John Carney’s 2006 musical romance Once was a genuine delight, a sweet-hearted surprise of a film about a Dublin busker and the immigrant woman he falls in love with, punctuated with songs.
Low key, told with real warmth and a lightness of touch that meant it never descended into schmaltz, Once was a charmer, a celebration of music and romance.
Carney uses a similar template for Begin Again but relocates the music and drama to New York but there is a similarly uplifting, celebratory feel.
The first scene sees us at a open mic night in a small club where a nervous young English woman Gretta (Knightley) is cajoled into singing one of her songs on the stage by her fellow Brit Steve (James Corden). For most people there, it’s a pleasant enough acoustic tale of loss and heartbreak, but amongst the crowd is record producer and A&R man Dan (Mark Ruffalo) who hears something more, something special in Gretta’s song.
Rewind a few hours and we get Dan’s back story. He’s a drunk, drowning his sorrows to numb the pain of his failed marriage and his stalled career. Gretta’s story isn’t much better. She’s a lost soul in New York after her pop star boyfriend cheats on her while recording his album, and is on the verge of returning to England.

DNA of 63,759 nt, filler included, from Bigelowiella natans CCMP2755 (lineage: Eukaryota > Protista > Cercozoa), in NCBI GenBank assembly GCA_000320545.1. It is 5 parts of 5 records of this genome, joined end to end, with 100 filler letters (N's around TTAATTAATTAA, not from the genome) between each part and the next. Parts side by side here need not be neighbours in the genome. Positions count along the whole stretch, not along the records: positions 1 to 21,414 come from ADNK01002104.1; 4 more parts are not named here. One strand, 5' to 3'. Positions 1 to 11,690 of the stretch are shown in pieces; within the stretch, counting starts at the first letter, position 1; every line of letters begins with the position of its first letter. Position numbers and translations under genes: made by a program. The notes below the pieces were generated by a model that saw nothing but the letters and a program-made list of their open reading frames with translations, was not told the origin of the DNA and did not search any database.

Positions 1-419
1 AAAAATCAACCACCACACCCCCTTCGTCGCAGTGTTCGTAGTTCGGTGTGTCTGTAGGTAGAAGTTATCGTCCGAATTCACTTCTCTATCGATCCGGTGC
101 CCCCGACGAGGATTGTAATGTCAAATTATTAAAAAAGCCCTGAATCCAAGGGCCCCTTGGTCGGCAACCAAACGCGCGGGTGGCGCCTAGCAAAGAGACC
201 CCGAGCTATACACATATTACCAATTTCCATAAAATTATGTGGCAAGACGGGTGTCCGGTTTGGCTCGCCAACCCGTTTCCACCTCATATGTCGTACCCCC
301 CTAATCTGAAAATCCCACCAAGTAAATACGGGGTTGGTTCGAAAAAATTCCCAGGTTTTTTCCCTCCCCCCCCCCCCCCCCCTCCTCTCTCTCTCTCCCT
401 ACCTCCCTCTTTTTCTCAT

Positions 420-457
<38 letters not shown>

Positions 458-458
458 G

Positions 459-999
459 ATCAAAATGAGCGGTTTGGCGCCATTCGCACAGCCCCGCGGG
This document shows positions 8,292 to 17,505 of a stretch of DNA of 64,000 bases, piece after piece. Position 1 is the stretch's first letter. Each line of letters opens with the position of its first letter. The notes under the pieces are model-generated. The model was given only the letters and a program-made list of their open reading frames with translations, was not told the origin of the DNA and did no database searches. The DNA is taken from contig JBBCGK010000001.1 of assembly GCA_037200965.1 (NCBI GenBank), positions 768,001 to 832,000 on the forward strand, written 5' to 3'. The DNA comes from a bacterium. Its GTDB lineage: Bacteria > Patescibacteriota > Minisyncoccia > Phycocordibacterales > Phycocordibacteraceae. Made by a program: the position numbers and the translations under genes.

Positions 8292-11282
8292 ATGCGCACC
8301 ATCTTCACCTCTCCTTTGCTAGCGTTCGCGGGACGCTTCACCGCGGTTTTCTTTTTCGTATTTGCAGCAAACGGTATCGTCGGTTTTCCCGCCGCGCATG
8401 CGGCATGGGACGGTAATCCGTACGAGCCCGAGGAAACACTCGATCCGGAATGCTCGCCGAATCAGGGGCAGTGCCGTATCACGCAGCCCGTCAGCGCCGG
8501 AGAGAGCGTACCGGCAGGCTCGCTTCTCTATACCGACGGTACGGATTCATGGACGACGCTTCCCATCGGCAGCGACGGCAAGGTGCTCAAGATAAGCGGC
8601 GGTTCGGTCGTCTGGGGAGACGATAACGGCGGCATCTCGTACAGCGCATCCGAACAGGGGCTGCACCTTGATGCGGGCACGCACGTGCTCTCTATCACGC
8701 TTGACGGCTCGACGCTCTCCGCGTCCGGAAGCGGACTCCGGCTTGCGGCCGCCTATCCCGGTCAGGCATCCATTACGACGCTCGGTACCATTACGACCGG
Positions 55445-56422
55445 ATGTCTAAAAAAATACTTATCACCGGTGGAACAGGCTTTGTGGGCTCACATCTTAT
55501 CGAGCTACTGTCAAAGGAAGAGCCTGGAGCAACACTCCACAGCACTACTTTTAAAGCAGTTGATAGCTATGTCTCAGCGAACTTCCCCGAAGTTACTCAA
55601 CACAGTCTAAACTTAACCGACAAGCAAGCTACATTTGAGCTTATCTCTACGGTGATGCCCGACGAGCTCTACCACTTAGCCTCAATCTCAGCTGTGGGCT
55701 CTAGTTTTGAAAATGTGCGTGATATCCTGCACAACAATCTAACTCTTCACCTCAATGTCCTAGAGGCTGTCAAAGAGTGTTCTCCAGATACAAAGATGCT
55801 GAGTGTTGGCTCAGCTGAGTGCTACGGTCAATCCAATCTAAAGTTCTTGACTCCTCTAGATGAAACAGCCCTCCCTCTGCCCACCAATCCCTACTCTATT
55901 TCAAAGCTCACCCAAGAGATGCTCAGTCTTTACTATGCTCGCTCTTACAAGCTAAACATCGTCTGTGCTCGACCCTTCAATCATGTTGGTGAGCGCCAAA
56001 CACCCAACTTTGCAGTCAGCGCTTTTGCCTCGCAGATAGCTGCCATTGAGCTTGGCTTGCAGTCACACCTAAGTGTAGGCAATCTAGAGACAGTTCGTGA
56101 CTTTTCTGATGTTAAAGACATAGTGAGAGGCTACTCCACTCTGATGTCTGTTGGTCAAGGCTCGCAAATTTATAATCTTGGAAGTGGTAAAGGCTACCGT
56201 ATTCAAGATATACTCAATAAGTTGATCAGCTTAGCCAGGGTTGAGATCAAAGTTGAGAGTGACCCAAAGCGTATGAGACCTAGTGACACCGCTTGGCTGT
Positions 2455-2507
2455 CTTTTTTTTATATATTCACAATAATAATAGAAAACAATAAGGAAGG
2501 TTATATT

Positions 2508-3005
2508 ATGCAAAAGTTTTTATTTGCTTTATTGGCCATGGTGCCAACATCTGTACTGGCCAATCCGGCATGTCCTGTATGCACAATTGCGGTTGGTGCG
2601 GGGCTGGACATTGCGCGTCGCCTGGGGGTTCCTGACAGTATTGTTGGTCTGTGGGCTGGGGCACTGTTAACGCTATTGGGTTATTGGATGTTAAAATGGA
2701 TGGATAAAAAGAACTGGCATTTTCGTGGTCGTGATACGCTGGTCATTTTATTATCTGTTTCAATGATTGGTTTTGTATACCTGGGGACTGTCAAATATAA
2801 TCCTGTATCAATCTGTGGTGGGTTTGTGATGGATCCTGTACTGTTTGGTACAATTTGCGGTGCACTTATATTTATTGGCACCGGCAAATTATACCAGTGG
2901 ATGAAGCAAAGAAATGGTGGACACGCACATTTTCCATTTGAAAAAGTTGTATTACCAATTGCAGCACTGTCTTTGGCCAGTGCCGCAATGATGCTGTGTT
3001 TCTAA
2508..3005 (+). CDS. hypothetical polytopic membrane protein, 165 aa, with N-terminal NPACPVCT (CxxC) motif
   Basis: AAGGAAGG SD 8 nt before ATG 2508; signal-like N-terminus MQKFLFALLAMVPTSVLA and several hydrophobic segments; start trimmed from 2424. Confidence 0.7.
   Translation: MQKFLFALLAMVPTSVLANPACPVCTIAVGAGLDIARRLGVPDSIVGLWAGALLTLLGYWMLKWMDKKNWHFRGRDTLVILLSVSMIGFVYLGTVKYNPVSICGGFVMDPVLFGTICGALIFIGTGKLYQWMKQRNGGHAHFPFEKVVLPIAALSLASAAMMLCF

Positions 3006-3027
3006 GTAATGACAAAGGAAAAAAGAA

Fate, it would seem, has thrown Dan and Gretta together but things don’t run smoothly at first. Dan’s enthusiasm for her music is met by scepticism from Gretta and understandably so… Who is this drunken middle-aged stranger raving about her songs? But she sees something in Dan just as he sees something in her and they agree to collaborate. The label Dan co-founded but has just been sacked isn’t interested so the unlikely duo decide to embark on a series of field recordings to make an album using friends and favours to make the music and with the everyday hustle and bustle of the city as a backdrop.
That Begin Again isn’t so damn life-affirming it could make you bilious is a blessing. You could see how it could have easily ended up a fizzy comedy romance with familiar dilemmas resolved and everyone’s problems sorted out at the end. Thankfully, John Carney’s film is only mildly life-affirming, the director throwing in some more reflective, realistic moments to counterbalance the froth. Although the film does provide resolutions for the characters, these aren’t necessarily happy endings… More, as the title suggests, new beginnings.
Begin Again‘s greatest asset is Mark Ruffalo whose shambling, twinkle-eyed charisma makes Dan the driving force of the piece. While not quite as convincing, Keira Knightley hits the right notes (ha ha!) as the posh English girl struggling to find herself after a relationship break-up in an unfamiliar city.
The songs she sings range from the heartfelt to more MOR, radio-friendly fare but the energy and excitement of the performances carry you through some of the more schmaltzy moments. While not as affecting as Once, Begin Again oozes easy charm (thanks to Ruffalo) and it also captures the buzz of New York well. It’s not earth-shattering stuff, but it’s an enjoyable way to spend a couple of hours.